Amber Mumme v. TL Services, Inc.
ORDER denying 4 Motion to Dismiss for Lack of Jurisdiction. Signed by Honorable Jimm Larry Hendren on February 23, 2010. (lw)
IN THE UNITED STATES DISTRICT COURT WESTERN DISTRICT OF ARKANSAS FORT SMITH DIVISION AMBER MUMME, formerly AMBER SAMPLEY v. TL SERVICES, INC., an ARKANSAS CORPORATION ORDER Now on this 23rd day of February, 2010, comes on for Civil No. 09-2137
consideration defendant's Motion To Dismiss For Lack Of Subject Matter Jurisdiction (document #4), and from said motion, and the response thereto, the Court finds and orders as follows: 1. Plaintiff brought suit for breach of contract, alleging Defendant now moves to
the existence of diversity jurisdiction.
dismiss, contending that the amount in controversy is less than $75,000. Plaintiff responds that defendant has not factored in
all appropriate damages, and that she believes, in good faith, that her damages will exceed $75,000. 2. When the parties to a claim are citizens of different
states, there is federal court jurisdiction in a civil action if the amount in controversy exceeds $75,000.00, exclusive of costs and interest. 28 U.S.C. § 1332(a). When a complaint alleges the
jurisdictional amount in good faith, it confers jurisdiction, unless the defendant challenges the allegations as to the amount in controversy, at which point "the plaintiff must establish jurisdiction by a preponderance of the evidence."
The Eighth Circuit has formulated the inquiry thus:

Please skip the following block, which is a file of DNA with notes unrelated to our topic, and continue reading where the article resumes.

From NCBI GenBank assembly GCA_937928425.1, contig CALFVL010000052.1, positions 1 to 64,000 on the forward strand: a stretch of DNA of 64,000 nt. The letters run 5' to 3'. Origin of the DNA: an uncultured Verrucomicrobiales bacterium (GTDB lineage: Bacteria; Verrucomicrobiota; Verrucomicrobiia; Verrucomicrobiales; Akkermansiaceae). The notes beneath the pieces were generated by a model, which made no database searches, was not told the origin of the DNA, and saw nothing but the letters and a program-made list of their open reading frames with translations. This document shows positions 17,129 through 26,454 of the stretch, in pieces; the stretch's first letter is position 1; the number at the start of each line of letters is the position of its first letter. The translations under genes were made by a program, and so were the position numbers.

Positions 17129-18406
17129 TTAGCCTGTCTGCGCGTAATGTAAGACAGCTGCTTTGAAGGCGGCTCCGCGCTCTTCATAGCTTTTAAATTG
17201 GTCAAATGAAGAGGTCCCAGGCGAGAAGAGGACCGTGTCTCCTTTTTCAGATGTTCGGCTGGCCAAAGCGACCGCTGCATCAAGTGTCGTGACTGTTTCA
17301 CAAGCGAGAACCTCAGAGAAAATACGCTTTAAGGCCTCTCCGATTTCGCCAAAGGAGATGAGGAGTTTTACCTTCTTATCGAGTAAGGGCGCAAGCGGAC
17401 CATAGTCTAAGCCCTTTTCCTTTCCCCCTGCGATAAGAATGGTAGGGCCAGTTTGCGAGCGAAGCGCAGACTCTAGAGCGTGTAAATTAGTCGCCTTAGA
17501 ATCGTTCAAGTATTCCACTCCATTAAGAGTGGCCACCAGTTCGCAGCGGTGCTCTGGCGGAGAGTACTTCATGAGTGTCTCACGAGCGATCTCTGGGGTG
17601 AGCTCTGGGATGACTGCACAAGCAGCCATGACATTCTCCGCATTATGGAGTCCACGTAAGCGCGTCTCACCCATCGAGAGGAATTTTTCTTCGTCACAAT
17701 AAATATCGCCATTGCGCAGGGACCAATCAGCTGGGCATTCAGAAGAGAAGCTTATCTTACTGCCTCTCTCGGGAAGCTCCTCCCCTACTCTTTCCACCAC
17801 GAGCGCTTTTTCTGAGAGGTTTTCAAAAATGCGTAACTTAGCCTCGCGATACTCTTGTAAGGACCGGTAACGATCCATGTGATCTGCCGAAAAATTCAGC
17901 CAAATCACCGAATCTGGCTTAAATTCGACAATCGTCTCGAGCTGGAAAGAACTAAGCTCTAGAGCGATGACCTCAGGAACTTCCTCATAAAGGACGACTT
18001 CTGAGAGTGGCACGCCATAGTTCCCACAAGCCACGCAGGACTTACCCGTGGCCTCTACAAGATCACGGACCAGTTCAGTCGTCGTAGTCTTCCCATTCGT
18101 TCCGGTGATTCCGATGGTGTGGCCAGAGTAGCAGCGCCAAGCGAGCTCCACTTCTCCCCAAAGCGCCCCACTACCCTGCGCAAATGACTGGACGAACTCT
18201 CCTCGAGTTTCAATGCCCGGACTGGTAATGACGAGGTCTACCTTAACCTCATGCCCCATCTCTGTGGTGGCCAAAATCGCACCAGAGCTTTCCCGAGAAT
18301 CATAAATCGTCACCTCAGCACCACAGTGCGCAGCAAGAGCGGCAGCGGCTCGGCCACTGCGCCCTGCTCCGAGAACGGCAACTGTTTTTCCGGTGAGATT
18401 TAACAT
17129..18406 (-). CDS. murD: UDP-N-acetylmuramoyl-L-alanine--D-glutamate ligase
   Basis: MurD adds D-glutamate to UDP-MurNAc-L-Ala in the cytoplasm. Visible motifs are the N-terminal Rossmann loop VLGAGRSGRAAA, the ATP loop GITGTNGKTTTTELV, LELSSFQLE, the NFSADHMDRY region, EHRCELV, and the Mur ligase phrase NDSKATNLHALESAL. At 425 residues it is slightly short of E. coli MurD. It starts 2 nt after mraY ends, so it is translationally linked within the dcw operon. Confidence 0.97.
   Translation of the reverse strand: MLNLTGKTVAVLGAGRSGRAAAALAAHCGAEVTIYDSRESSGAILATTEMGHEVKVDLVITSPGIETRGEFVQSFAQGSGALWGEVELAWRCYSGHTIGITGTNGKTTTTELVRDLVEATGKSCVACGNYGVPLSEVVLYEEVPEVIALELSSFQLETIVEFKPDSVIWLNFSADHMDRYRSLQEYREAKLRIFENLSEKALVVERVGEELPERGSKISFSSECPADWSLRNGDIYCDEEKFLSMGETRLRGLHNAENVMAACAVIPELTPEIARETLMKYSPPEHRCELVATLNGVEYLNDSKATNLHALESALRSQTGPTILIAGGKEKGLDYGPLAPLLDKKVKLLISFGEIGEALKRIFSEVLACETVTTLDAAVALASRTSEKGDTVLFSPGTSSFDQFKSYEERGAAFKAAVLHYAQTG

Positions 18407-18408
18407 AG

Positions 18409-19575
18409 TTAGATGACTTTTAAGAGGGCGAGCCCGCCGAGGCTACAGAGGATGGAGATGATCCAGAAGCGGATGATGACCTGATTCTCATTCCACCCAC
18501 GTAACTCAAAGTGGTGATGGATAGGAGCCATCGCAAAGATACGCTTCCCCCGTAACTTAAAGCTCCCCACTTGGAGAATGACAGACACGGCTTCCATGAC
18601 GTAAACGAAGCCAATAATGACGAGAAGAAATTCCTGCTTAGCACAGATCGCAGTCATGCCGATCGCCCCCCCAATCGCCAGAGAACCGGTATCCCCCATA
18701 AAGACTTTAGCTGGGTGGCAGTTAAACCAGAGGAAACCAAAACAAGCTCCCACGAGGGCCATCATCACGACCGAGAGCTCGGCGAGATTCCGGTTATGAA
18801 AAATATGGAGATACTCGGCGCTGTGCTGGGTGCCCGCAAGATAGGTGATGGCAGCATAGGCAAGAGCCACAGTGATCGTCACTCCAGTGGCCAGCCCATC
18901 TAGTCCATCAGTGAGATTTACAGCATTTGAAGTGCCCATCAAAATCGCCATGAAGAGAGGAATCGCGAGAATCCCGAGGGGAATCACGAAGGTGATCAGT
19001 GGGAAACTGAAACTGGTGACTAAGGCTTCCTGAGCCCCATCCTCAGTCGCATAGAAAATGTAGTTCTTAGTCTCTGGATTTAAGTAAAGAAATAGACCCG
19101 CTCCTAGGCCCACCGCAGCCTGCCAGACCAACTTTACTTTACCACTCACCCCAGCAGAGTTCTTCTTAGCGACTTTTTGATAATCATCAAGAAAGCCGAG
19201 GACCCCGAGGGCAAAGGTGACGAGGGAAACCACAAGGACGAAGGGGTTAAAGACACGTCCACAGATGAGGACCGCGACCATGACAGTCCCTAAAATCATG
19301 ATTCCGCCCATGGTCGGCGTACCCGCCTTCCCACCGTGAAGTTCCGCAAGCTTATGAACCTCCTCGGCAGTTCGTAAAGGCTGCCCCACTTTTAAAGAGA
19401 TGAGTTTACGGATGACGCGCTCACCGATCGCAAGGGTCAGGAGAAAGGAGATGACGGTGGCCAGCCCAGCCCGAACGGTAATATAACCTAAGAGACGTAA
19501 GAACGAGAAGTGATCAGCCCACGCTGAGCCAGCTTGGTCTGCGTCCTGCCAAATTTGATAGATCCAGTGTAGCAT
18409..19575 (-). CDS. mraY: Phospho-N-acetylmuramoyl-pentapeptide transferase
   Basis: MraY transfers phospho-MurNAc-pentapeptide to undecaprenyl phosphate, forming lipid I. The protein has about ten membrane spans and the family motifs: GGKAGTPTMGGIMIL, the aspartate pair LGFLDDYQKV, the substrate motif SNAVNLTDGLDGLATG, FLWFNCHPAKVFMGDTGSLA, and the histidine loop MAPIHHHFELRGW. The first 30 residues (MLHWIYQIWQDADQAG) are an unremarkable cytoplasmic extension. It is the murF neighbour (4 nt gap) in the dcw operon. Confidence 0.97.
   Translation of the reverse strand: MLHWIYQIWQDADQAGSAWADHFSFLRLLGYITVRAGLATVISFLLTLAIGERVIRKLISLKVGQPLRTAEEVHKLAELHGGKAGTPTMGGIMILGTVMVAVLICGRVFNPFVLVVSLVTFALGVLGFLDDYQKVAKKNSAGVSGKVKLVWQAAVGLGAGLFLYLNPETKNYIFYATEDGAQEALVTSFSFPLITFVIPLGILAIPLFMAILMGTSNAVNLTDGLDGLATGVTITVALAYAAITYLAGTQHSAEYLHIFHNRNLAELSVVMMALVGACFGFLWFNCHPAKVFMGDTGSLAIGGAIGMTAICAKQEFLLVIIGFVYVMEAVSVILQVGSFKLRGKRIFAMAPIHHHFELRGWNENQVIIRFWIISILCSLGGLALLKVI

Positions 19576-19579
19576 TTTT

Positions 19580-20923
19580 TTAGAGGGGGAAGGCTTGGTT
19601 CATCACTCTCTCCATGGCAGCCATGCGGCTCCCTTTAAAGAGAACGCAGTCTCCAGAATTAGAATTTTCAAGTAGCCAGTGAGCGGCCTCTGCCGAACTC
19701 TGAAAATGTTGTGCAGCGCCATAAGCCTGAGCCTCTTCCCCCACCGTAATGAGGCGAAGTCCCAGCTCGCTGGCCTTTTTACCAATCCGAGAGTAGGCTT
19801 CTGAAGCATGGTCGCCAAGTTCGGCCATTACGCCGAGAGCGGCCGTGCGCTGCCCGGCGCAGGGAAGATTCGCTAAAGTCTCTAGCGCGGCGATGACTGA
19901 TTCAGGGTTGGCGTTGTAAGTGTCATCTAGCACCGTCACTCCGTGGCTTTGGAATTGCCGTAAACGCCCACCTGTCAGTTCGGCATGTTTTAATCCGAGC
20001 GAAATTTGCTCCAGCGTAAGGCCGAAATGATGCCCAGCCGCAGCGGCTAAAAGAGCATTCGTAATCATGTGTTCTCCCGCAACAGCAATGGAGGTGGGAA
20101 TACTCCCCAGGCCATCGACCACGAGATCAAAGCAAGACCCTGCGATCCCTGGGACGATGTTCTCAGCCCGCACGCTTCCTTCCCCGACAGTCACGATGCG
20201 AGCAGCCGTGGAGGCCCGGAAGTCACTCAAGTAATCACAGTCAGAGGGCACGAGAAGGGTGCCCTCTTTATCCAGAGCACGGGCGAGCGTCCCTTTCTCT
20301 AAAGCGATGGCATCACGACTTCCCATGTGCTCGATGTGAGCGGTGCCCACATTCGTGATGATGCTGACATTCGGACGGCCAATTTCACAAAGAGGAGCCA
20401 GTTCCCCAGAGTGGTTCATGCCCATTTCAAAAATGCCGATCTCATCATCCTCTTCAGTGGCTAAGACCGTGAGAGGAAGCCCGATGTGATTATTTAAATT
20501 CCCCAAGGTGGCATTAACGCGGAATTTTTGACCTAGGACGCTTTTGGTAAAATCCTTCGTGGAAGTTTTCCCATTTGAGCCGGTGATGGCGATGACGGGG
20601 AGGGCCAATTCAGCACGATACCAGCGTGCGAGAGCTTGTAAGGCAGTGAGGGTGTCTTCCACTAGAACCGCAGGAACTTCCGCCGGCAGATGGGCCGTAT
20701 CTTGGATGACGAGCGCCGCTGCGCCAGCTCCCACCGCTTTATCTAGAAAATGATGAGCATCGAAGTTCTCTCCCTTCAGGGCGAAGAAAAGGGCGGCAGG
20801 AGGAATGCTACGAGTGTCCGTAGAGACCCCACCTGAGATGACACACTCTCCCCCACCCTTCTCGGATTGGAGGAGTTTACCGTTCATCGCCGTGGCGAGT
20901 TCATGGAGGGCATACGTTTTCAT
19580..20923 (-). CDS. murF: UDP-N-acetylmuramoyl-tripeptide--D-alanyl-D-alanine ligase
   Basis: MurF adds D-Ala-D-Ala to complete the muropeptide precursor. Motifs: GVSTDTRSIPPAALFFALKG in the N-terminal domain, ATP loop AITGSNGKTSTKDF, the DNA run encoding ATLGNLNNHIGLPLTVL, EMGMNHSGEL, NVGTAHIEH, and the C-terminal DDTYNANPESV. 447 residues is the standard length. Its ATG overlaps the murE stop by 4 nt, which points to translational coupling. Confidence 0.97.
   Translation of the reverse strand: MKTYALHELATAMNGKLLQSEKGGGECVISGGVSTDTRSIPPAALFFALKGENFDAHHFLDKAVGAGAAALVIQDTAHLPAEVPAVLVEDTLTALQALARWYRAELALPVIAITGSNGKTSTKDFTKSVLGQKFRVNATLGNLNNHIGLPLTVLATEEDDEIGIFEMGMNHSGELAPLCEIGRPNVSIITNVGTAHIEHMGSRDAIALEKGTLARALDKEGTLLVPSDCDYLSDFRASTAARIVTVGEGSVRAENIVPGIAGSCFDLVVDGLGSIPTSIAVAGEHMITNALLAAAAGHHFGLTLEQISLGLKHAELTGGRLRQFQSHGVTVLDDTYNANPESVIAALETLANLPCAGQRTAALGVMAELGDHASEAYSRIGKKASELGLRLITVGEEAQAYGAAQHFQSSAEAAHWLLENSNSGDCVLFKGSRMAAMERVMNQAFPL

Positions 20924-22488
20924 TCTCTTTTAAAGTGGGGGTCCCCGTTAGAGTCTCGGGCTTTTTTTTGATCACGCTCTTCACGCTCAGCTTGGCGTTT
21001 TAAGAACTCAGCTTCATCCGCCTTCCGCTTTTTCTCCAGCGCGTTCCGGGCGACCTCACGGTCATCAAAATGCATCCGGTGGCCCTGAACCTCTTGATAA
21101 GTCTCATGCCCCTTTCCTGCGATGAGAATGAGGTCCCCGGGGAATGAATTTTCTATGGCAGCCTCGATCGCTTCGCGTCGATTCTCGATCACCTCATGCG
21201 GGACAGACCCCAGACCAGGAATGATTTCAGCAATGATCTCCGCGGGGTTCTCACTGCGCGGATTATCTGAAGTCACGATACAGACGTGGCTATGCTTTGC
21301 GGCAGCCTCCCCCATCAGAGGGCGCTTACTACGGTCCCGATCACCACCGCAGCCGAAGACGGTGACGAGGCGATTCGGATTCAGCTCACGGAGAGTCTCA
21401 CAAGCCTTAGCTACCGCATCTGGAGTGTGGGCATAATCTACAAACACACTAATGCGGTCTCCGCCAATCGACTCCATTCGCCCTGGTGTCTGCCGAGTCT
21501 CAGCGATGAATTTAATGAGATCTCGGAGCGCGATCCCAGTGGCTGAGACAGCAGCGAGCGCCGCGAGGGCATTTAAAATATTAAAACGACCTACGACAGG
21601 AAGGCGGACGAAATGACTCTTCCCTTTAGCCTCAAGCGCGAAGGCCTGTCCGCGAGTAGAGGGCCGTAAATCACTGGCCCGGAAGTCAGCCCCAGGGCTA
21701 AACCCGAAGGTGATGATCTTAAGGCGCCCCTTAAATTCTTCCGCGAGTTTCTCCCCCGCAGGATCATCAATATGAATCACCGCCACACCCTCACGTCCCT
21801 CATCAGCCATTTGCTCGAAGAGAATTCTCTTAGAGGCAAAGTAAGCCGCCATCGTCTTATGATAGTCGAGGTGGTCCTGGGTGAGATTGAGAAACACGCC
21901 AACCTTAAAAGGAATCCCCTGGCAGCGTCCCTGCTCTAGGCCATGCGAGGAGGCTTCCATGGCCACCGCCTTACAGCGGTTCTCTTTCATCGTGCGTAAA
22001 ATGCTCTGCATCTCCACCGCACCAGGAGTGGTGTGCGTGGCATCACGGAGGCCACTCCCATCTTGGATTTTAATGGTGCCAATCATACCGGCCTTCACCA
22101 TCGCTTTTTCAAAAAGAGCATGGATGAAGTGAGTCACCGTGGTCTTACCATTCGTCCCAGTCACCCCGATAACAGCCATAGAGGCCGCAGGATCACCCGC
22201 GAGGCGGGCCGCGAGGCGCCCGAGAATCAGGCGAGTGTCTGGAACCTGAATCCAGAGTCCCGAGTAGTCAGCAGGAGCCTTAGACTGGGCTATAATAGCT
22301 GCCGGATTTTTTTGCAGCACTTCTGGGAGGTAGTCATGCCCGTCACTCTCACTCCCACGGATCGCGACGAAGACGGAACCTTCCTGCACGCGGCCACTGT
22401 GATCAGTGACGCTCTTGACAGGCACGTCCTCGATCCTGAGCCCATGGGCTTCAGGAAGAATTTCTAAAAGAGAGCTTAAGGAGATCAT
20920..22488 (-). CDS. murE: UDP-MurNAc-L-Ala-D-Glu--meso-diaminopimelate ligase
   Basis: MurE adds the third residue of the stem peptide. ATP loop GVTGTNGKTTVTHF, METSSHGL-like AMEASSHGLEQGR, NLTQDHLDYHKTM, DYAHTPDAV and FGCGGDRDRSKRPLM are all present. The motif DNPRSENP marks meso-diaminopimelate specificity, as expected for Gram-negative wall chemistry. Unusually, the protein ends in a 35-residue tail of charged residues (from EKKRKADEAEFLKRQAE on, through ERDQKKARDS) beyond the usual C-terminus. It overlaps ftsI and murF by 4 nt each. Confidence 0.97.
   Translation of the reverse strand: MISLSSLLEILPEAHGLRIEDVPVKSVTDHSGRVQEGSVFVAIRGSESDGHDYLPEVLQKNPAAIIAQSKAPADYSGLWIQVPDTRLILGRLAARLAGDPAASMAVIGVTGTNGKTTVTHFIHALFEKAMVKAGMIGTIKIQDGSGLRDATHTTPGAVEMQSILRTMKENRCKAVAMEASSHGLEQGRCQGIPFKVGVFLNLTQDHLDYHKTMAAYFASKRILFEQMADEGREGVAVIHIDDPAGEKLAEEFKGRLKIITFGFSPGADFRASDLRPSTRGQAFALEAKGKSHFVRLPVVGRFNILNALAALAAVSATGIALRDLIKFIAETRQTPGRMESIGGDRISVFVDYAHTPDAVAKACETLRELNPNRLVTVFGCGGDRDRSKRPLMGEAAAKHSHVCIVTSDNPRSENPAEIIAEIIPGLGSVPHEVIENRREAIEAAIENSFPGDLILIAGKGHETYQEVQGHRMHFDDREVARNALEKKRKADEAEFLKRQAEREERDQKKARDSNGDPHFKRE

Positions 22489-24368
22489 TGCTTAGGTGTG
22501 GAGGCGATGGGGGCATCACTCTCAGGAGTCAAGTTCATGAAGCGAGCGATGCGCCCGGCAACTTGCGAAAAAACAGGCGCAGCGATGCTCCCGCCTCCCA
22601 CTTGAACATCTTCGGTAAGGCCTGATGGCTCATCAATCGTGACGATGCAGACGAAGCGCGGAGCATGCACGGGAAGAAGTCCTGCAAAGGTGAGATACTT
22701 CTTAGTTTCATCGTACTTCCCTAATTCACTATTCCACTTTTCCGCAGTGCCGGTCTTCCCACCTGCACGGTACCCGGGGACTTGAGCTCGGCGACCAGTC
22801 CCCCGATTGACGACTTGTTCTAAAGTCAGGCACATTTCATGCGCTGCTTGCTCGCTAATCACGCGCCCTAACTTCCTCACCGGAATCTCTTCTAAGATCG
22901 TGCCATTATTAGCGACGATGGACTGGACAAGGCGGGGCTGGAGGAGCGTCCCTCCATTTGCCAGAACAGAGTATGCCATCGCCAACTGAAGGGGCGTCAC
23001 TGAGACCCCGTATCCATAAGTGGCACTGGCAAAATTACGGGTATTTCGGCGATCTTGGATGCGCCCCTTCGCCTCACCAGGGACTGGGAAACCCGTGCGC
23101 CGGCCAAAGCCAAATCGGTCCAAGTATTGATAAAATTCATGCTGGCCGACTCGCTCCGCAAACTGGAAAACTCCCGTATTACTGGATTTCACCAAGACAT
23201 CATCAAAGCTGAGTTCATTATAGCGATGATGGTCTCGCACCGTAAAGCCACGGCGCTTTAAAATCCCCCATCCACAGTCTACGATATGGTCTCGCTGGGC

district court has subject matter jurisdiction in a diversity case when a fact finder could legally conclude, from the pleadings and proof adduced to the court before trial, that the damages that the plaintiff suffered are greater than $75,000." F.3d 883, 885 (8th Cir. 2002). Put Kopp v. Kopp, 280 way, "[t]he
jurisdictional fact in this case is not whether the damages are greater than the requisite amount, but whether a fact finder might legally conclude that they are." Id. 3. Plaintiff claims that defendant breached a contract She prays for
pursuant to which she sold goods on commission.
damages measured by loss of commissions she is entitled to receive on past and future sales, and loss of benefits, including health and dental insurance. 4. Defendant challenges the jurisdictional sum,
extrapolating commissions received by plaintiff in past years to the period of time for which she claims damages. By its
calculation, plaintiff's claim does not reach the jurisdictional amount. 5. alleged Plaintiff responds with an Affidavit summarizing her damages. She avers that the period in which her
termination deprived her of the opportunity to make sales was the most profitable part of her sales year, and that defendant
erroneously based its calculations of what she would have earned -2-
-- if she had not been terminated -- on commissions paid to her during those months in preceding years, rather than on commissions earned by her in those months. She also avers that defendant
still owes her commissions on past sales. She also avers that she would have worked another three years under her contract had she not been terminated, because defendant did not give her proper notice of intent not to renew her contract. dollar figure to her lost benefits. Finally, she puts a
The total of these figures
comes to well over $75,000, even when one leaves aside the claim for commissions that might have been earned if plaintiff were to work another three years under the contract. 6. While there is no way of knowing whether a jury will
believe plaintiff's evidence, it is clear from her Affidavit that if she presents the same evidence therein contained, a fact finder could legally conclude that her damages are greater than $75,000. Defendant's motion will, therefore, be denied. IT IS THEREFORE ORDERED that defendant's Motion To Dismiss For Lack Of Subject Matter Jurisdiction (document #4) is denied. IT IS SO ORDERED. /s/ Jimm Larry Hendren JIMM LARRY HENDREN UNITED STATES DISTRICT JUDGE
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